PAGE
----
A former U.S. poet laureate, winners of the National Book Award and Pulitzer Prize, and best-selling authors including John Grisham are among 95 Mississippi authors urging state officials to repeal a law that will let workers cite religious beliefs to deny services to lesbian, gay, bisexual or transgender people.
The writers said in a letter released Monday that House Bill 1523 is an example of Mississippi's reactionary side, "which has nourished intolerance and degradation and brutality, which has looked at difference as a threat."
They said the state also has a compassionate side.
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"This core kindness, the embracing of wildness and weirdness, is what has nurtured the great literature that has come from our state," said the letter, whose signatures include those of former U.S. poet laureate Natasha Trethewey; National Book Award winner Jesmyn Ward; Pulitzer Prize winner Donna Tartt; Grisham and Greg Iles, who write thrillers; and Kathryn Stockett, author of "The Help."
Republican Gov. Phil Bryant signed the bill April 5 amid opposition from big businesses. In an interview with WAPT-TV on Monday, he defended the measure that is set to become law July 1.
"It's not discriminating against anyone," Bryant said. "People around the country may be overreacting to it. That's my summation of it. They need to read the bill and understand that people of faith have some rights as well in this country."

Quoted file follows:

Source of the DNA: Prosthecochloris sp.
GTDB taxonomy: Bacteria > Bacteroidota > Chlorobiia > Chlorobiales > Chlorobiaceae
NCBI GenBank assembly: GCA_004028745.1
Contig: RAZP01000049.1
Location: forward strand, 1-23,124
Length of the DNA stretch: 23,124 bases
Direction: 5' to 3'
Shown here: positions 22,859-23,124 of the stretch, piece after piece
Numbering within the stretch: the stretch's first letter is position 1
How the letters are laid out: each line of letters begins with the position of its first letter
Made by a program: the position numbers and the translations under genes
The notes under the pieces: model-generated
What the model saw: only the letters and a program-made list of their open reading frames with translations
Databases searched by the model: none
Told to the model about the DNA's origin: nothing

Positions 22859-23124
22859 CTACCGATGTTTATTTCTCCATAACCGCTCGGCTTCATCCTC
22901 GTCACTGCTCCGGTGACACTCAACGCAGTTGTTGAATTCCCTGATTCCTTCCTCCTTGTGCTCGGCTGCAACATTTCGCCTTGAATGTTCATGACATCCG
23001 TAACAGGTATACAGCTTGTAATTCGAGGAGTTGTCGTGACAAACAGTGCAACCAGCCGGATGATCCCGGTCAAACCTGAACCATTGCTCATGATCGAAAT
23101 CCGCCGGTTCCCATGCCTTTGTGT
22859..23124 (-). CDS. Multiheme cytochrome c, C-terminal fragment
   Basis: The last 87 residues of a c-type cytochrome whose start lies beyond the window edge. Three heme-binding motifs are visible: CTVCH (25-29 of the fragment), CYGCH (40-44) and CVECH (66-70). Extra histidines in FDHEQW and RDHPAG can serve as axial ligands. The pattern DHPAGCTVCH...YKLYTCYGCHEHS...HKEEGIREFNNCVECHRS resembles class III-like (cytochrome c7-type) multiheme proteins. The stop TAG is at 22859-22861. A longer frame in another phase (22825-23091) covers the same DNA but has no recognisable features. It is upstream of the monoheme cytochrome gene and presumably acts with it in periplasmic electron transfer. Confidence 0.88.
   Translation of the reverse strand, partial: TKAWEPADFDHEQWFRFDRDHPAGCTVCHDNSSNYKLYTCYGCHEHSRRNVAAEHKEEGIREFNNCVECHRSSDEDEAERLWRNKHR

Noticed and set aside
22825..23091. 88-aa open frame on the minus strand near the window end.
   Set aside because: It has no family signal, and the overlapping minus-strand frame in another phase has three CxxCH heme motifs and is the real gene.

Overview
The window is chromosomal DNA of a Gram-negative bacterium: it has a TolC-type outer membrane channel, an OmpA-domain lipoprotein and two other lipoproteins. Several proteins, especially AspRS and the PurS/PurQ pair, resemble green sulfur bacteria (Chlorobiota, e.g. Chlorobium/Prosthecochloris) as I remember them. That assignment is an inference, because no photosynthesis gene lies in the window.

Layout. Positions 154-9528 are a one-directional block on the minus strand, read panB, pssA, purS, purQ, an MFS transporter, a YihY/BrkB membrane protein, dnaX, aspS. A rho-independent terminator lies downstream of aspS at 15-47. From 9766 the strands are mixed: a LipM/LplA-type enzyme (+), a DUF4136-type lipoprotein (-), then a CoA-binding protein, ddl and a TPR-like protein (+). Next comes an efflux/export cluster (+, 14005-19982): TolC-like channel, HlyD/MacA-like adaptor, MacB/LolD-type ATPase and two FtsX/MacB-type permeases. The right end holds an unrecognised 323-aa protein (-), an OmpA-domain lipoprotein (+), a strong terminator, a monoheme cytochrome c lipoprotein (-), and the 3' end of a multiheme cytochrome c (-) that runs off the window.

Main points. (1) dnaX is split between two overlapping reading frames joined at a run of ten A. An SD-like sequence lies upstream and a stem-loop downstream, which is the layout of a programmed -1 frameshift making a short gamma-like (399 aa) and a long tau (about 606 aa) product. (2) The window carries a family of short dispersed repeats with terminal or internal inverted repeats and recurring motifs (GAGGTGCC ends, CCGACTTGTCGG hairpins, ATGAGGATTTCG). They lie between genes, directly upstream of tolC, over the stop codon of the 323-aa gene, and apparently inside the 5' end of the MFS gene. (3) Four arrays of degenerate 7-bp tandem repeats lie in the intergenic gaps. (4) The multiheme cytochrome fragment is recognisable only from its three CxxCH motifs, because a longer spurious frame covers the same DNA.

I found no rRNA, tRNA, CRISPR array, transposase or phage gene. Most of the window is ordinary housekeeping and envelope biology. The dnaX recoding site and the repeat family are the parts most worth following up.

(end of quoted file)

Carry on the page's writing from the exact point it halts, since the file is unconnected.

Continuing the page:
Supporters of the bill, including the American Family Association, say it is designed to protect people from violating their own deeply held religious beliefs that marriage should only be between a man and a woman; that sexual relations should only occur in such a marriage; and that a person's sex is determined at birth and is unchangeable.
Mississippi is one of about 10 states considering bills in reaction to a U.S. Supreme Court ruling last summer that effectively legalized same-sex marriage nationwide.
"Mississippi authors have written through pain, and they have written out of disappointment, but they have also written from wonder, and pride, and a fierce desire to see the politics of this state live up to its citizens," the authors said. "It is deeply disturbing to so many of us to see the rhetoric of hate, thinly veiled, once more poison our political discourse."